Lottery Fever, and how to fix the IRS

Have you bought your ticket yet?!!?!

If I had a dime for every time I'd heard that in the last week or so, I'd have several dozen dimes.

In case you have not interacted with common folk or watched news media, the mega millions multistate lottery has risen to an all time world record amount of $540 million dollars, at current press time. This number will likely increase as well. Everyone is talking about it.

Everyone has advice. From winning strategies, to personal self-image advice, to investments once you hit it big. I have a deal going with my brother, my buddy, my other buddy, and one guy I don't even like that much. But in reality, the lottery is what it has always been. A tax on the poor, dumb, and stupid, and I admittedly throw myself into this group.

Or is it? So what if it is more likely that you will be struck by lightning 50 times than hit the jackpot. Someone has to win it, right? When I spend that $1, the next 20 minutes I look at the numbers, and wonder, what if? What would I do? What would I buy? Who would I help? Would it change me? That is worth $1 to me. It really is.

But there is something bigger here. People I know that don't have much money are spending serious cash on this silly game. I know, because they tell me.  Why? For the thrill of the game. The chance at victory. The chance of beating someone, getting a good deal, and the  chance to get rich quick. Most folks would risk it all just for a silly thing called hope.

More powerful than fear, hope is what drives this train. Which brings me to my point.

According to one report, underreporting of taxes costs the IRS some $350 BILLION a year, last calculated in 2005. That's a lot more than $540 million. According to the IRS, there were about 144 million tax returns filled in the US in 2009, roughly a million gift/estate/excise taxes combined, 30 million employment returns, and 2.5 million corporate returns.

That's a lot of players. What if you made it a game? What if you made it a lottery style game? For every valid, non-fraudulent tax return filled, you get an entry into the game. For every year you don't get audited, you get an entry. For every gift tax return, you get an entry, and so on.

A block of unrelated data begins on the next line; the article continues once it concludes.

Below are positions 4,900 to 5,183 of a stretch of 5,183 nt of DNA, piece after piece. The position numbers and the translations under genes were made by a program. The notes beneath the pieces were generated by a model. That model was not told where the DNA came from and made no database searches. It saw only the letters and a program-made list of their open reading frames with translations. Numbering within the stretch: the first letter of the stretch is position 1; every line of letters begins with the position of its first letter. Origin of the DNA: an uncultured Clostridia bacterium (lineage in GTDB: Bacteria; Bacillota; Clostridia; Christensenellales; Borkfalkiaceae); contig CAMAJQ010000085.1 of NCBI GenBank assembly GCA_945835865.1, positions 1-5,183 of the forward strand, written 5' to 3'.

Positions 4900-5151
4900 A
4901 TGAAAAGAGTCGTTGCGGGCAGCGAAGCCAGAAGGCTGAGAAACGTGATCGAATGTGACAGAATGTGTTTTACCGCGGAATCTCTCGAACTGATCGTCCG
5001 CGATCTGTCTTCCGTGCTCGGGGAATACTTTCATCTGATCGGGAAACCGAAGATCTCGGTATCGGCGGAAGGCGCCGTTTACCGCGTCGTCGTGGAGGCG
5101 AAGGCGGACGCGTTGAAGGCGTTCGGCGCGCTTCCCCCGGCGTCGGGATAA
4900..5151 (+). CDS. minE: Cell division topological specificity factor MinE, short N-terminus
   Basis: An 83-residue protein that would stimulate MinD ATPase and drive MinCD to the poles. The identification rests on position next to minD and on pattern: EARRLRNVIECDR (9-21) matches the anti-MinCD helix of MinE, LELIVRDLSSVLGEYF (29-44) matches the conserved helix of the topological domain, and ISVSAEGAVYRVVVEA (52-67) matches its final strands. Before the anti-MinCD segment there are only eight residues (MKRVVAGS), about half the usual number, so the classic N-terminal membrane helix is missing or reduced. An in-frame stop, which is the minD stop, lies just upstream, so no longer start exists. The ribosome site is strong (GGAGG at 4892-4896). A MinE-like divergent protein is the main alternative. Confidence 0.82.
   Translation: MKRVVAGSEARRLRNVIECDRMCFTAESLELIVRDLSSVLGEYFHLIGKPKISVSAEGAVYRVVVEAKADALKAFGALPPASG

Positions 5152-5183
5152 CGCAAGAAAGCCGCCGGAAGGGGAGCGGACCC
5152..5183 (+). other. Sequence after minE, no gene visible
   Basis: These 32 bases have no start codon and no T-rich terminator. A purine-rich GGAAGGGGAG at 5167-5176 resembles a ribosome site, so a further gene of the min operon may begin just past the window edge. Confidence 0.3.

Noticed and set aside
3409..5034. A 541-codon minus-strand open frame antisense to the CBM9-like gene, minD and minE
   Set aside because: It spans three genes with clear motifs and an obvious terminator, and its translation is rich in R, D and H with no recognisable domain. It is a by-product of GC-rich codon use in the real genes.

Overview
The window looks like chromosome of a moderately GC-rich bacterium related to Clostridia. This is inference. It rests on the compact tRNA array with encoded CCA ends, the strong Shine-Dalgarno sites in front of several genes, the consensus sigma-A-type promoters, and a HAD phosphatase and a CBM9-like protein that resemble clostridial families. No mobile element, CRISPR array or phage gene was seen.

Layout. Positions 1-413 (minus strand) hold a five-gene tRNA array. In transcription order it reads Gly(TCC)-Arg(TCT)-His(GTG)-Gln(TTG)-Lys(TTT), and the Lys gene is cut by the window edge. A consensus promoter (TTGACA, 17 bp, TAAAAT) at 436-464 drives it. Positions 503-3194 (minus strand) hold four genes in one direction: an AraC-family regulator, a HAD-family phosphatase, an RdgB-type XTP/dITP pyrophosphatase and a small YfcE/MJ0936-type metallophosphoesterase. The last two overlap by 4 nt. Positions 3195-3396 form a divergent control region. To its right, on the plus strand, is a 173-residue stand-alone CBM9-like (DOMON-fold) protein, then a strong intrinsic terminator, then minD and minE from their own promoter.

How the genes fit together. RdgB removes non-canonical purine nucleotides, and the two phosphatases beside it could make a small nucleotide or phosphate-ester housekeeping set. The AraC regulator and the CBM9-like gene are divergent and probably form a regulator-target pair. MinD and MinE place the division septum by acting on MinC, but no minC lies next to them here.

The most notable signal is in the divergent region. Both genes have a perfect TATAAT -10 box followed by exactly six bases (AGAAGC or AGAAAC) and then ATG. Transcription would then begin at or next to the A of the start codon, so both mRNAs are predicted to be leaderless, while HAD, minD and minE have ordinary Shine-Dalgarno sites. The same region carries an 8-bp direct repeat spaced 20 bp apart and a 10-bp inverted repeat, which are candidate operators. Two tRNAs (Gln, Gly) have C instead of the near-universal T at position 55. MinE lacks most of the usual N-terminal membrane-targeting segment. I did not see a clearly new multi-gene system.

Tweak the rules to have the most interest and gain the most revenue. Tie it into the extra returns generated. Then, have a nationally televised drawing. Let the President, or one of the Kardashians do it. Make it a spectacle. Do it at the Oscars, or during the State of the Union. Do it bi-annually, quarterly, whatever. Have 50 winners. I just don't see how this plan doesn't only increase compliance, but add billions to the treasury every year.

We have national budget shortfalls everywhere. If lawmakers are still going to prevent para-mutual betting, sports betting, and casinos for whatever moral or political reason, this is a much easier pill to swallow. Give the people some hope. Make it a game. People love games,  and it gives them hope.

Have you filled out your tax return yet?!?! I can just see the fever sweeping the nation.


ADDENDUM: I'm hoping this is my last ever post. If you do not hear from me again, it is most likely because I have either won the mega millions or left this world for the next.

If you, or a loved one, or anyone you might know, happens to win the mega millions or any other lottery like prize, call a tax attorney before you do anything else. I can recommend a few. They can, and will, save you millions if they know what they are doing.

EDIT, 4/17/2012: I did not win.


Lawyer Referral Services, good or bad?

I practice in a small firm. I like that, and I choose to be here. I have had chances to go to "biglaw," (the commonly used term for big-city, big-dollar and big-number of attorney lawfirms)  but I chose then and will continue to  stay in "smalllaw" because I have not found a good enough reason($) to deal with all that comes with the aforementioned "biglaw."


However, there are trade-offs for everything. Here in smalllaw land, new clients are generated by word of mouth, family, and friends. And google. And lawyers.com. And a host of companies who, for the low fee of $500/month, promise to get YOUR name out there. All well and good.


Upon review of one nationally prominent unnamed legal referral service, I saw that my firm was paying an average of $400/month for one specific listing on a website. It generated, on average, 2 calls to the firm per month over the past 18 months. These calls led to the grand total 0 clients. Not a tough decision here to cut that expense.


The harsh reality is that in today's world, you still generally have to advertise. I wish lawyer ads were illegal, but anyone who has driven in a major city or sat at a bus stop will tell you that is not the case. The old adage used to be the lawyer on the back of the phone book got 80% of the calls. The next guy got 18%, then everyone else split up the scraps. The same is generally true of google and other search engines today. But, to be that guy, you have to pay. If there are results, great. It is a worthwhile investment. If not...


I've long wanted to start my own lawyer referral website, thinking I could just sit back and watch the advertising dollars add up. Turns out this requires a lot of work, so it is not in place yet. Until then, I am always looking for ways to generate new clients, without paying $400/month.